Filling the freezer after a successful hunt is rewarding, but if you find yourself in a recipe rut, here are a few ideas to bring that bounty to the dinner table.
Venison Swiss Steaks
This recipe was contributed by Ineta Carpenter of John Day, who has cut and wrapped plenty of venison on her kitchen counter over the years.
4 venison steaks
flour, salt, pepper
4 potatoes, 1-inch cubes
3-4 carrots, 1-inch pieces
small onion, sliced (optional)
Dredge steaks in flour, salt and pepper to taste. Brown on both sides in a heavy skillet with 2 teaspoons of oil or shortening. Peel and cube potatoes, cut carrots into 1-inch pieces add to meat. Sprinkle one package of onion soup mix (such as Lipton’s), add 1 1/2 cups water and bring to a boil, reduce to a simmer and cover with lid. Simmer for 1 1/2 hours on low on stove top or bake in oven at 325 degrees for 1 1/2 hours in casserole dish, covered.
Ku’ulei’s Hawaiian Style Marinated Elk Meat
From the kitchen of Rod and Rachel Carpenter, this Hawaiian-style recipe is tender with a sweet flavor, and it cooks up quickly on the grill due to the thin cut.
Elk steak works well, but other types of meat can also be used.
4-5 lbs. elk steak, thinly sliced (1/8-inch)
1 1/2 C. soy sauce
1/2 C. sugar
1/2 C. brown sugar
2 C. water
1 C. chopped green onion
2-3 tsp. fresh ginger (peeled, sliced and smashed)
2-3 tsp. fresh garlic (peeled, smashed)
1/2 tsp. sesame oil
1 Tbsp. vegetable oil
Cut meat an 1/8-inch thick or “19” if cut at a butchers. In a large plastic bowl, combine all ingredients except meat. Stir and mix well and check taste. Add meat and stir to coat. Cover with lid or plastic wrap and refrigerate overnight. Cook on the grill about 6-8 minutes — with the thin cut, it doesn’t take long.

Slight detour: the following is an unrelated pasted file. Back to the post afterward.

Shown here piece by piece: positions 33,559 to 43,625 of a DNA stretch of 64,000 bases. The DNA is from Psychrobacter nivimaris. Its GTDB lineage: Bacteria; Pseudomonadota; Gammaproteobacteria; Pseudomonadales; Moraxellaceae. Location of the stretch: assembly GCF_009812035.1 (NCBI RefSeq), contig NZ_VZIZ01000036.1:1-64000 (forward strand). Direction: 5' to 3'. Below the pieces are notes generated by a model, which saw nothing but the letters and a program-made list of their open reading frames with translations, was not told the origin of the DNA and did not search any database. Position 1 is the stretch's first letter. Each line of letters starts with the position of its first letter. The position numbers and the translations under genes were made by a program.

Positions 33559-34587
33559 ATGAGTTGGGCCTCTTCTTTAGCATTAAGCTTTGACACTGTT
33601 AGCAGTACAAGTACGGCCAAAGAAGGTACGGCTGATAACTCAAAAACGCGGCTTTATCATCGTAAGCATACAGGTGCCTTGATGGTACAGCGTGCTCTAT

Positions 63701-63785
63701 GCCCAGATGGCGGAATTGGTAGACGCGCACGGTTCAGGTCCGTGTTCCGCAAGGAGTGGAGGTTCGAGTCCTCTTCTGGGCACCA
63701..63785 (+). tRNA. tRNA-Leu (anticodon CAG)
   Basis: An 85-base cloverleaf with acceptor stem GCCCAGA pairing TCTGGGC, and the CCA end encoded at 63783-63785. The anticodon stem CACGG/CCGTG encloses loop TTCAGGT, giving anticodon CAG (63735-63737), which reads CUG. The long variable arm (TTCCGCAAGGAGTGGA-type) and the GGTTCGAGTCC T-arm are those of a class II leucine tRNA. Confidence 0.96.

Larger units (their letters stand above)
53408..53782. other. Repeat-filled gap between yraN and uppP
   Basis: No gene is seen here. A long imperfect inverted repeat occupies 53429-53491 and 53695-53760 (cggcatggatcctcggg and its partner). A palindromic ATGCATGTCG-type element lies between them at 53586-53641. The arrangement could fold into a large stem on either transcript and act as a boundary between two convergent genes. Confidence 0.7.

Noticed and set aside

Gary’s Dutch Oven Potatoes and Cobbler
Gary Hatton of Gresham spends a lot of time hunting in Grant County and is known for keeping a crowd well-fed with his delicious meals. Dutch-oven cooking is one of his specialties.
Regulating your dutch oven temperature:
“People ask all the time how many briquettes to use,” Gary said. “Take a look at the number on the top of your Dutch oven, for example 12 (meaning 12 inches), and double the briquettes to 24.” He says nine go underneath and 15 on top for an average temperature of about 325-350 degrees Fahrenheit. And if you want to increase the temperature by 25 degrees add one brick on top and one on bottom.
Dutch Oven Potatoes
Red potatoes (1-2 per person, depending on size of potato and appetite of guests)
Canola or vegetable oil
3-4 pieces bacon, chopped
Dice red potatoes and slice onions. Add 1-2 teaspoons of oil in the dutch over and sauté onion.
Add potatoes and 3-4 slices of chopped bacon and cover. Cook until potatoes are tender, about 45-60 minutes. You can also try this one on your stove top with a large pot.
Dutch Oven Peach Cobbler
Melt 3-4 tablespoons of butter in the Dutch oven.
Add a 28 oz. can of peaches, with juice. Layer evenly.
Using a yellow cake mix, take half and mix with enough milk for a pancake-batter consistency. Pour over peaches. Take other half of dry cake mix and sprinkle on top.
Cook it until cake is done, approximately 40-45 minutes.
Hot ’N’ Spicy Elk
This delicious recipe comes from the kitchen of Rozanne Mullin of John Day.
1 elk steak (about 1 1/2-2 lbs.), 2 inches thick
1 1/2 C. catsup
1 C. cider vinegar
1/4 C. honey
1 1/2 tsp. smoked paprika
1 Tbsp. Worcestershire sauce
Combine marinade ingredients. Bring to a boil. Reduce heat and simmer 10-15 minutes. Cool and reserve a 1/2 cup of marinade. Place steak and remaining marinade in a plastic bag, close securely and refrigerate 6-8 hours or overnight. Prepare grill. Remove steak from bag and grill 7-10 minutes per side (longer for well done). Remove to plate and cover. Allow to rest 15 minutes. Meanwhile, reheat marinade. Slice crosswise about 1/2-inch thick and serve with heated reserved marinade.
Rozanne’s favorite tip: “People always compare elk to beef, but you will get much better flavor seasoning it like chicken and using chicken bouillon or soup with it.”